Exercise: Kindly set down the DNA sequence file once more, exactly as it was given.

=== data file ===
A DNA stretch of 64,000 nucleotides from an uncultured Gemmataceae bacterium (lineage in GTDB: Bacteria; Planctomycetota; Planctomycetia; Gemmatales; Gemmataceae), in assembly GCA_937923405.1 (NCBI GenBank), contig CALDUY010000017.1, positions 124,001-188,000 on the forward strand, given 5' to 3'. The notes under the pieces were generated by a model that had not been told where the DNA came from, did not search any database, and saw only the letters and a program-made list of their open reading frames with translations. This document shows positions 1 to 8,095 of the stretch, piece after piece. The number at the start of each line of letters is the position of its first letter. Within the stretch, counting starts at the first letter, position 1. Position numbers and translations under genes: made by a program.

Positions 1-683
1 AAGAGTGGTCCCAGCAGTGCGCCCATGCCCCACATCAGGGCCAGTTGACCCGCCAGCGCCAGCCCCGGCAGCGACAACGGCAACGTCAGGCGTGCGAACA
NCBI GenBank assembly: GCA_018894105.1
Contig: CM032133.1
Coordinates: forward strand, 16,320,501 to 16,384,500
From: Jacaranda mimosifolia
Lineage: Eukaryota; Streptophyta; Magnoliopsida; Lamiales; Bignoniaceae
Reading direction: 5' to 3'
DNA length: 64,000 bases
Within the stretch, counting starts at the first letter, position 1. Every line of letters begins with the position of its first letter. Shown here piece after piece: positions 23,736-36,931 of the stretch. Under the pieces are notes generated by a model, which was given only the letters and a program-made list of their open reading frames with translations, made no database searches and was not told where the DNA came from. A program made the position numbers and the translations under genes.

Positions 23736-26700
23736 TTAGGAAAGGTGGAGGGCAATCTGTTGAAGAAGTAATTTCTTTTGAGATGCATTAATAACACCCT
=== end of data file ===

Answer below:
A DNA stretch of 64,000 nucleotides from an uncultured Gemmataceae bacterium (lineage in GTDB: Bacteria; Planctomycetota; Planctomycetia; Gemmatales; Gemmataceae), in assembly GCA_937923405.1 (NCBI GenBank), contig CALDUY010000017.1, positions 124,001-188,000 on the forward strand, given 5' to 3'. The notes under the pieces were generated by a model that had not been told where the DNA came from, did not search any database, and saw only the letters and a program-made list of their open reading frames with translations. This document shows positions 1 to 8,095 of the stretch, piece after piece. The number at the start of each line of letters is the position of its first letter. Within the stretch, counting starts at the first letter, position 1. Position numbers and translations under genes: made by a program.

Positions 1-683
1 AAGAGTGGTCCCAGCAGTGCGCCCATGCCCCACATCAGGGCCAGTTGACCCGCCAGCGCCAGCCCCGGCAGCGACAACGGCAACGTCAGGCGTGCGAACA
NCBI GenBank assembly: GCA_018894105.1
Contig: CM032133.1
Coordinates: forward strand, 16,320,501 to 16,384,500
From: Jacaranda mimosifolia
Lineage: Eukaryota; Streptophyta; Magnoliopsida; Lamiales; Bignoniaceae
Reading direction: 5' to 3'
DNA length: 64,000 bases
Within the stretch, counting starts at the first letter, position 1. Every line of letters begins with the position of its first letter. Shown here piece after piece: positions 23,736-36,931 of the stretch. Under the pieces are notes generated by a model, which was given only the letters and a program-made list of their open reading frames with translations, made no database searches and was not told where the DNA came from. A program made the position numbers and the translations under genes.

Positions 23736-26700
23736 TTAGGAAAGGTGGAGGGCAATCTGTTGAAGAAGTAATTTCTTTTGAGATGCATTAATAACACCCT